A favourite story of mine is about five blind monks and an elephant.
One day, in ancient India, there were five blind monks and an elephant. The monks were trying to work out exactly what the elephant was.
The first blind monk felt the trunk and said “it feels like a branch of a tree. Therefore, an elephant is a tree.”
The second blind monk felt the ear and said “it feels like a large fan. Therefore, an elephant is a fan.”
The third blind monk felt the tusk and said “it feels like a pipe. Therefore an elephant is a pipe.”
The fourth blind monk… you get the drift.
Of course, none of them were right.
They were judging the situation based only on what they could sense. Instead they should have gathered evidence from multiple sources to evaluate the full picture.
This story always reminds me of the importance of mindfulness.
Sometimes we are the monks in the story.
We react to politics, markets and situations with little evidence.
It’s rare that we ever see the whole picture in any given situation. We see a small part and we often react without considering we may not be privy to the big picture. Ultimately we can make mistakes and burn relationships.
Other times we are the elephant in the story.
These are the times when we are judged incorrectly by others who cannot see the whole picture. Rather than reacting to circumstance, we can empathise, and help these people gain the required evidence to make good decisions.
We may need to accept that some people will just never like us.
How can mindfulness help? In three ways:
1. We learn to respond rather than react
When you’re triggered by an event that would usually see you “hitting the roof”, use that trigger to remind yourself to take a breath and use a technique I call “a minute of mindfulness.”
Just observe your breath for 60 seconds. That’s all you need to catch yourself when you’re about to do something you’ll regret later.
Most of us need at least 20 minutes to calm down once we’ve become angry. Time gives us the perspective we need to see the big picture.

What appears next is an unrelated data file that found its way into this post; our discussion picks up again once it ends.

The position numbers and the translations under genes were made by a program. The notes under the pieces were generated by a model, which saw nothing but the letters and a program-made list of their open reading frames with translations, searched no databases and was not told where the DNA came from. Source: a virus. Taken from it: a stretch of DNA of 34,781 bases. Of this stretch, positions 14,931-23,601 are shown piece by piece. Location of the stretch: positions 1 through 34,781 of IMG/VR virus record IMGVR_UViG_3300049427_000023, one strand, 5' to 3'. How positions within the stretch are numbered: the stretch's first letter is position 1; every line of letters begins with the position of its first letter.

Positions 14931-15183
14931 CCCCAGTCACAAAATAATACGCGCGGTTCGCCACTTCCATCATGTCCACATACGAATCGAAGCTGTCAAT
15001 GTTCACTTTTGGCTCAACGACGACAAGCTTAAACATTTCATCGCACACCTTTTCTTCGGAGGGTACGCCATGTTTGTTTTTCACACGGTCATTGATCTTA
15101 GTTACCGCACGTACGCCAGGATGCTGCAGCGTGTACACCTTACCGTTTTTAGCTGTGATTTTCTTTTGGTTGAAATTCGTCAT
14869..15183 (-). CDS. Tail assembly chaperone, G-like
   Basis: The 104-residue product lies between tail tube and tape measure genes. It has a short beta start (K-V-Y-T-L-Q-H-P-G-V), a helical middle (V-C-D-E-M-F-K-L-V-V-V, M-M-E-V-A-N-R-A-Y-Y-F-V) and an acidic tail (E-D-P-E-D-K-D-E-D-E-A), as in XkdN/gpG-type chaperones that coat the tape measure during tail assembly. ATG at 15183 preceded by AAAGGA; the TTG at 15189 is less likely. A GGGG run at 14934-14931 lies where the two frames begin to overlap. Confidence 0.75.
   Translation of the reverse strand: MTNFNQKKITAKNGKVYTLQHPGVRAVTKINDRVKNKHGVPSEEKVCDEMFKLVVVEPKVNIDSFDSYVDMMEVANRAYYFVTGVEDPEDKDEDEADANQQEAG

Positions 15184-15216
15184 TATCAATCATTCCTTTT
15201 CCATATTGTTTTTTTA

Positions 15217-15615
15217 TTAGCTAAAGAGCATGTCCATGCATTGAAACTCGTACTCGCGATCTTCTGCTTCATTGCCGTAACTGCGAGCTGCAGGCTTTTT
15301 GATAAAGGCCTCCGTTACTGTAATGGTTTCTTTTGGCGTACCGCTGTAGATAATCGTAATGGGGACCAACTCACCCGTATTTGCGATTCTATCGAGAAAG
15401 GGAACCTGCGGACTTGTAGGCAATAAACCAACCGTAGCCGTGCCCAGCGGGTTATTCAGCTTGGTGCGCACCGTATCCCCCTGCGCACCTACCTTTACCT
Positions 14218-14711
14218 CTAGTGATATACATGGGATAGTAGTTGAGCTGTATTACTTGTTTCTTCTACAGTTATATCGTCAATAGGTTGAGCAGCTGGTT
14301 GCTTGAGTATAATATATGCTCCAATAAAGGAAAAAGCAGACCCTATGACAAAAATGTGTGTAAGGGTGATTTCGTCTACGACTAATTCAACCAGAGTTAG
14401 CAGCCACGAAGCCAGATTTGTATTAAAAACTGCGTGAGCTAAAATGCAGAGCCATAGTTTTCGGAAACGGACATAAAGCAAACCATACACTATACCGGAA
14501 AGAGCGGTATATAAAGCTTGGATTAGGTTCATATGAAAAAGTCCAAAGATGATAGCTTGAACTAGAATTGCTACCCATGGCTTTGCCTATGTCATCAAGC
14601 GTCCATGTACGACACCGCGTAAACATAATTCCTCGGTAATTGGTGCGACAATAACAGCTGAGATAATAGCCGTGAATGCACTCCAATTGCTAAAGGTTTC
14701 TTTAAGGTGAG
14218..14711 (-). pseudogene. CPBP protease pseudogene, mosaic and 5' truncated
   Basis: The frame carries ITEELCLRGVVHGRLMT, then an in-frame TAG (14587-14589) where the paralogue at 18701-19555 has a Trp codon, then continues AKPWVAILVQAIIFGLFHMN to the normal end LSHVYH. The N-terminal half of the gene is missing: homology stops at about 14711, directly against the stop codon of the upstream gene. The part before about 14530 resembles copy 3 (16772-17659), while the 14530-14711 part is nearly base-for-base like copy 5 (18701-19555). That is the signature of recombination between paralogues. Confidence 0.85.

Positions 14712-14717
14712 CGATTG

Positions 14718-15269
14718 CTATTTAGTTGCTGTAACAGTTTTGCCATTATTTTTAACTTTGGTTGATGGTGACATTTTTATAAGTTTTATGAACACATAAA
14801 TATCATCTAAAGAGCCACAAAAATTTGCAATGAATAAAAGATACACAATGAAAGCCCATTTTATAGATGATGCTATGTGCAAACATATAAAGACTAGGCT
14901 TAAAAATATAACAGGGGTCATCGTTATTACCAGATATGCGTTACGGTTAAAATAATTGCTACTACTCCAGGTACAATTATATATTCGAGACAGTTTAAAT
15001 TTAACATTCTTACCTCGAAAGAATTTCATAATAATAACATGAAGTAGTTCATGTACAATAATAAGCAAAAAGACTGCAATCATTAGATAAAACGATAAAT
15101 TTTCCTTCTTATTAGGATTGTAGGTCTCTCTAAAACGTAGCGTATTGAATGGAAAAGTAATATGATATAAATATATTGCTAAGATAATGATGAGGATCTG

Mindfulness helps you to understand this. Give yourself the time and space you need so you can respond rather than react to circumstance.
2. We learn to stay focused on what’s important without distraction
Most of us know what we need to do to be successful. The reality of day to day work in the corporate world is that we are presented with a multitude of distractions.
Using mindful techniques helps you to keep your focus on what’s important rather than letting yourself be distracted by shiny things and annoyances.
Five minutes of meditation every day is all you need to help you hone your ability to focus.
3. We learn to pay attention to the finer details that are often ignored
Our worlds are noisy- literally and metaphorically.
Great ideas don’t get heard.
We miss the signs our employees or families are displaying to tell us they are unhappy.
We don’t notice a niggling health issue which can become a big issue.
Taking time for mindfulness helps create the mindset we need for creative and innovative ideas to arise, and encourages greater awareness of small things which can become big things.
Mindfulness isn’t just about meditation
Mindfulness is about focusing on your present state of awareness without judgement of thoughts, feelings and sensations on the body.
Some people achieve mindfulness through meditation but mediation isn’t for everyone.
Exercise can be a form of mindfulness. If meditation isn’t for you, go for a run or go for a walk. Some people are even breaking out colouring books to gain mindfulness.
Looking for someone to speak at your next conference or help your team achieve greater success? Give me a call or email me.
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